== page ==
Here is an excerpt from Kristina Davis' article in the San Diego Union-Tribune:
"Crime continued to plunge in San Diego last year, following a national trend of large U.S. cities that are growing safer despite a sour economy, according to statistics released by the Mayor’s Office yesterday... Overall crime in the city fell by nearly 18 percent in 2009. Homicides were down 25.5 percent, with 41 last year, compared with 55 in 2008. The last time there were fewer was in 1972, when the population was less than half the size it is today, Mayor Jerry Sanders said. Rape, which had been one of the only violent crimes to rise over the past few years, saw a decrease last year of 15.4 percent... Property crimes, including burglary, theft and auto theft, dropped 20.1 percent. Police officials attributed part of the overall crime reduction to a renewed focus on curfew violations and gang crime. Collaboration with federal authorities and increased supervision of parolees and probationers have also led to a reduction in stolen cars going across the U.S.-Mexico border... The San Diego Police Officers Association cautioned that the report released yesterday does not provide a full picture of crime trends in the city. Traditionally, only major categories of crimes, such as homicide, robbery, rape, auto theft and burglary, are reported to the FBI each year for statistical purposes." Link to Full Article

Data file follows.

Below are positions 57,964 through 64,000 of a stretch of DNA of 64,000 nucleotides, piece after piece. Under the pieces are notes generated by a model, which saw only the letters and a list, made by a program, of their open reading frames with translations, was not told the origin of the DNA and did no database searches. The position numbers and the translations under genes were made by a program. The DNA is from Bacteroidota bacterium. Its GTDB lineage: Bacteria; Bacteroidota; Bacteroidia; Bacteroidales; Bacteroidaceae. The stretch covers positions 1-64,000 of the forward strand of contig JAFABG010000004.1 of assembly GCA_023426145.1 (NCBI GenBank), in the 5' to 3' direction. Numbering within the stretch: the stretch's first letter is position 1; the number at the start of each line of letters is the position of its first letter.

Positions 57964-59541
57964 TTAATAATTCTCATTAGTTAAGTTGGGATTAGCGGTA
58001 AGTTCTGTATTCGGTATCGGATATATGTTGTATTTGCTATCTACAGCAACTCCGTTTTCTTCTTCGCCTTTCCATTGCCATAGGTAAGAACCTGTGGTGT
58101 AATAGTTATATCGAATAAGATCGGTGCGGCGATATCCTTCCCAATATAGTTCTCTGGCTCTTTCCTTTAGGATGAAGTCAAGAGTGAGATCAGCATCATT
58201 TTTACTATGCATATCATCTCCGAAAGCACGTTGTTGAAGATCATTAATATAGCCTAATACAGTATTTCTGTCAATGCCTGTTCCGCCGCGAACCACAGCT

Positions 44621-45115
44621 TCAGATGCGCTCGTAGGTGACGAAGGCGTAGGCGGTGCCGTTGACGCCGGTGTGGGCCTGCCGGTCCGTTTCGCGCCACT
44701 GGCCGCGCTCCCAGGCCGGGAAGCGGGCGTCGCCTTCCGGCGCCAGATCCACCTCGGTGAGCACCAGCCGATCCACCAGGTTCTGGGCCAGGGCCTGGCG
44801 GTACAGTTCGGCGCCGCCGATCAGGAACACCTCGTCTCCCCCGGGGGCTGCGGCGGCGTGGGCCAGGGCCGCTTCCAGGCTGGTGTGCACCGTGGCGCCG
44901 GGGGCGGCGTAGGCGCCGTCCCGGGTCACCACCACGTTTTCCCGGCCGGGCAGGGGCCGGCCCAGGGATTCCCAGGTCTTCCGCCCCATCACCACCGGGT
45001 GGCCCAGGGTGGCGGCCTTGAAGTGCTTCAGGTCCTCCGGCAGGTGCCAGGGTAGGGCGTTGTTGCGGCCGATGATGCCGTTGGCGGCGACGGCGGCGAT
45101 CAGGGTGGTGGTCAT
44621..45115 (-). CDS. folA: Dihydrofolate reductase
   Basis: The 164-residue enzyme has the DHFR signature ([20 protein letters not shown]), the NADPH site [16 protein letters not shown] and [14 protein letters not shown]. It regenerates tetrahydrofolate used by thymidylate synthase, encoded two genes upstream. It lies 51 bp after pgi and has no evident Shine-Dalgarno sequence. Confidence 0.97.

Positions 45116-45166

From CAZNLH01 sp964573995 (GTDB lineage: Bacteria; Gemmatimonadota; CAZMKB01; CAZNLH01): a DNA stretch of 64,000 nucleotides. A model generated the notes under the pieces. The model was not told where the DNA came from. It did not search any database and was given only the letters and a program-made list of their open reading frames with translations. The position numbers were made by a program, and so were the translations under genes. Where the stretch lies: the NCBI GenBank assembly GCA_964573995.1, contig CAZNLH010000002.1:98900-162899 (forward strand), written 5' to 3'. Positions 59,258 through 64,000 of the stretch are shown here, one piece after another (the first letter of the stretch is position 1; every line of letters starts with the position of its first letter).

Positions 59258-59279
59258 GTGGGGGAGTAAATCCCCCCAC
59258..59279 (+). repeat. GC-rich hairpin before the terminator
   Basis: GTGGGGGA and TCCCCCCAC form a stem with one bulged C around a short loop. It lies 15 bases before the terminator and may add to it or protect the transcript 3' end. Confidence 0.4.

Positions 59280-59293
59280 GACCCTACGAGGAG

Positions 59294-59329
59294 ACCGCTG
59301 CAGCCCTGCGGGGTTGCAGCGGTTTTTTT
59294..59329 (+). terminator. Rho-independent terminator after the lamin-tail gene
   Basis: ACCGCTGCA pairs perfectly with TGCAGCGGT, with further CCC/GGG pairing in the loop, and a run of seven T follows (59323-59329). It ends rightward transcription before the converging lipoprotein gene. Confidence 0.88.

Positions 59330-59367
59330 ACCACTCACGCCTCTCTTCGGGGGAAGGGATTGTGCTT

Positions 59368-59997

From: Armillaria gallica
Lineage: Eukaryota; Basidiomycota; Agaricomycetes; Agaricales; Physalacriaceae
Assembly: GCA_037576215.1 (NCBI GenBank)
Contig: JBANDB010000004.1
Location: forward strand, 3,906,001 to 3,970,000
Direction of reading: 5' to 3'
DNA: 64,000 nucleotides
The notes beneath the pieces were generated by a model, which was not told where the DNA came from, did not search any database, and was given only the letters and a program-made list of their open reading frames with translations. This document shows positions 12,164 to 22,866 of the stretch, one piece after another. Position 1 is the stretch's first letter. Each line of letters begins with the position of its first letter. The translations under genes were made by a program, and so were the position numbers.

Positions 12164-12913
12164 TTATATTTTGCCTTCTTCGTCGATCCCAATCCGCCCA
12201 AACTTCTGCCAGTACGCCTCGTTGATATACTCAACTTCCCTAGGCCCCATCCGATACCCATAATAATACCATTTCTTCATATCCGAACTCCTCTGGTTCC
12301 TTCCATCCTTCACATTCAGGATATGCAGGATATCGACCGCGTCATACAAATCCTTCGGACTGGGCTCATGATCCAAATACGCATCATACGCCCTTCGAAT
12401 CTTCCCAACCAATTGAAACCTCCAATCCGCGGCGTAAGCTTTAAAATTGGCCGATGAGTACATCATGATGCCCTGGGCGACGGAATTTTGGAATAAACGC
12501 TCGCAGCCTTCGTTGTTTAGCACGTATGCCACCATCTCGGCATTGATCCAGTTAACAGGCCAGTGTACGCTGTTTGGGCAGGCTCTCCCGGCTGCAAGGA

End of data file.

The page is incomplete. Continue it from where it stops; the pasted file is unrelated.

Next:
Analysis: This article and my subsequent analysis go back to the concept and apparent dichotomy of border violence spillover. If you follow this blog regularly, you've read my numerous posts on how the existence of spillover is highly debated, and its very existence depends on whom you ask. We know that crimes related to the drug trade in Mexico happen on our side of the border all the time. Yet, crime rates are falling in San Diego, and El Paso - right across the border from Cuidad Juárez, the most violent city in Mexico - is something like the second safest city in the United States.
So how does that work, exactly?
You can read my prior analysis on this topic HERE, in which I go into some detail about crime statistics and spillover. I don't want to rehash everything again (mostly because I'm doubling my efforts), but the main point I want to make here is that statistics don't always paint the most accurate picture. I think it's awesome that crime rates in San Diego are going down, and that's a testament to the great work that law enforcement agencies are doing there.
However, what statistics don't tell you is who is committing those crimes. More specifically, let's use homicide as an example. I don't know what the exact statistic is for 2009 in San Diego, but let's just say that there were 120 homicides in 2008, and there were only 80 in 2009. Sounds good, right? Well, what if in 2008, 15 percent of those homicides were related to the drug trade in Mexico, and in 2009, that chunk of the pie rose to 55 percent? True, you have a decrease in homicide overall, but you may still have a much bigger problem.
I don't know what percentage of major category crimes are being committed in relation to Mexico's drug trade, let alone minor category crimes - which are not tracked for statistical purposes by the FBI. And maybe a lot of people - politicians, police, etc. - don't necessarily care about the proportions, as long as crime is going down. I will say that if our government has any hope of defining spillover in a standard fashion and truly prevent it from happening more than it already has, then more scrutiny needs to be paid to crime statistics in border cities.